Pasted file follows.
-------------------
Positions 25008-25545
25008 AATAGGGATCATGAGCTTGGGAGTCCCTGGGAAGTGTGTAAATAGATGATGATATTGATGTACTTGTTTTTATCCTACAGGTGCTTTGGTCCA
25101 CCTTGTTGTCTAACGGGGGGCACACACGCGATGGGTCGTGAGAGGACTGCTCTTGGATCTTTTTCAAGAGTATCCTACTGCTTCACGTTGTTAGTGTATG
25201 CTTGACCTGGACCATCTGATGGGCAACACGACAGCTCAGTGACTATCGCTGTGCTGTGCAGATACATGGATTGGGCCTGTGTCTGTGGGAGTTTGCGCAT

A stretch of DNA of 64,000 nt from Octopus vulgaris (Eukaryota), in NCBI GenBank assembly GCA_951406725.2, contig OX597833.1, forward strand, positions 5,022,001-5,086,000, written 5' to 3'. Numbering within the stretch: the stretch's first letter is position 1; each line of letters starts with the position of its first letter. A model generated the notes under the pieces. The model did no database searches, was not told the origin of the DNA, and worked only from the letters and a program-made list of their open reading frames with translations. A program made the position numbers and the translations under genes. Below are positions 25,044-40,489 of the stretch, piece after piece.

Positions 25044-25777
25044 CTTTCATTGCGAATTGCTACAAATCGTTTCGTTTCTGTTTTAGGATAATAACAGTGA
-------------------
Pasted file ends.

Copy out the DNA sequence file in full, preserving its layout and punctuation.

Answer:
Positions 25008-25545
25008 AATAGGGATCATGAGCTTGGGAGTCCCTGGGAAGTGTGTAAATAGATGATGATATTGATGTACTTGTTTTTATCCTACAGGTGCTTTGGTCCA
25101 CCTTGTTGTCTAACGGGGGGCACACACGCGATGGGTCGTGAGAGGACTGCTCTTGGATCTTTTTCAAGAGTATCCTACTGCTTCACGTTGTTAGTGTATG
25201 CTTGACCTGGACCATCTGATGGGCAACACGACAGCTCAGTGACTATCGCTGTGCTGTGCAGATACATGGATTGGGCCTGTGTCTGTGGGAGTTTGCGCAT

A stretch of DNA of 64,000 nt from Octopus vulgaris (Eukaryota), in NCBI GenBank assembly GCA_951406725.2, contig OX597833.1, forward strand, positions 5,022,001-5,086,000, written 5' to 3'. Numbering within the stretch: the stretch's first letter is position 1; each line of letters starts with the position of its first letter. A model generated the notes under the pieces. The model did no database searches, was not told the origin of the DNA, and worked only from the letters and a program-made list of their open reading frames with translations. A program made the position numbers and the translations under genes. Below are positions 25,044-40,489 of the stretch, piece after piece.

Positions 25044-25777
25044 CTTTCATTGCGAATTGCTACAAATCGTTTCGTTTCTGTTTTAGGATAATAACAGTGA